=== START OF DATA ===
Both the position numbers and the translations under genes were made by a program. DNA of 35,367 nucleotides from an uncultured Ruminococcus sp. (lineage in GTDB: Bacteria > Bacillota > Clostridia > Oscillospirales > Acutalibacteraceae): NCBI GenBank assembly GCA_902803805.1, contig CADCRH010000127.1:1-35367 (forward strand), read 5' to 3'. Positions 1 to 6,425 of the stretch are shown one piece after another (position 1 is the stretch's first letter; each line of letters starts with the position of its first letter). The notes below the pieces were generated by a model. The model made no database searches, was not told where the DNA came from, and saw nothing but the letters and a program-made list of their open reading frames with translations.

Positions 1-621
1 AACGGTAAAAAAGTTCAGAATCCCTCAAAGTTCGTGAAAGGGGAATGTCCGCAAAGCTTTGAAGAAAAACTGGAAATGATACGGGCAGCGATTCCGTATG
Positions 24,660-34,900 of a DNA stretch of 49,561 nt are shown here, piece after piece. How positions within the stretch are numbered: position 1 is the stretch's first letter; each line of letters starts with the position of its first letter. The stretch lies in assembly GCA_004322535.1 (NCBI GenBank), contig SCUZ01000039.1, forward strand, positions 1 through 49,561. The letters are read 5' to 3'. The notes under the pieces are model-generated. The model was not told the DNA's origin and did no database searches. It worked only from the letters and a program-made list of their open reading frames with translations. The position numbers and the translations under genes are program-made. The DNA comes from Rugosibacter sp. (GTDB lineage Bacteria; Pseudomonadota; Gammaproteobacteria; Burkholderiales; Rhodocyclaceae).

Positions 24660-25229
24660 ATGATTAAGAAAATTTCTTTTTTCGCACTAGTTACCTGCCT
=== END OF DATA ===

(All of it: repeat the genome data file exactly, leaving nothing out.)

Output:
Both the position numbers and the translations under genes were made by a program. DNA of 35,367 nucleotides from an uncultured Ruminococcus sp. (lineage in GTDB: Bacteria > Bacillota > Clostridia > Oscillospirales > Acutalibacteraceae): NCBI GenBank assembly GCA_902803805.1, contig CADCRH010000127.1:1-35367 (forward strand), read 5' to 3'. Positions 1 to 6,425 of the stretch are shown one piece after another (position 1 is the stretch's first letter; each line of letters starts with the position of its first letter). The notes below the pieces were generated by a model. The model made no database searches, was not told where the DNA came from, and saw nothing but the letters and a program-made list of their open reading frames with translations.

Positions 1-621
1 AACGGTAAAAAAGTTCAGAATCCCTCAAAGTTCGTGAAAGGGGAATGTCCGCAAAGCTTTGAAGAAAAACTGGAAATGATACGGGCAGCGATTCCGTATG
Positions 24,660-34,900 of a DNA stretch of 49,561 nt are shown here, piece after piece. How positions within the stretch are numbered: position 1 is the stretch's first letter; each line of letters starts with the position of its first letter. The stretch lies in assembly GCA_004322535.1 (NCBI GenBank), contig SCUZ01000039.1, forward strand, positions 1 through 49,561. The letters are read 5' to 3'. The notes under the pieces are model-generated. The model was not told the DNA's origin and did no database searches. It worked only from the letters and a program-made list of their open reading frames with translations. The position numbers and the translations under genes are program-made. The DNA comes from Rugosibacter sp. (GTDB lineage Bacteria; Pseudomonadota; Gammaproteobacteria; Burkholderiales; Rhodocyclaceae).

Positions 24660-25229
24660 ATGATTAAGAAAATTTCTTTTTTCGCACTAGTTACCTGCCT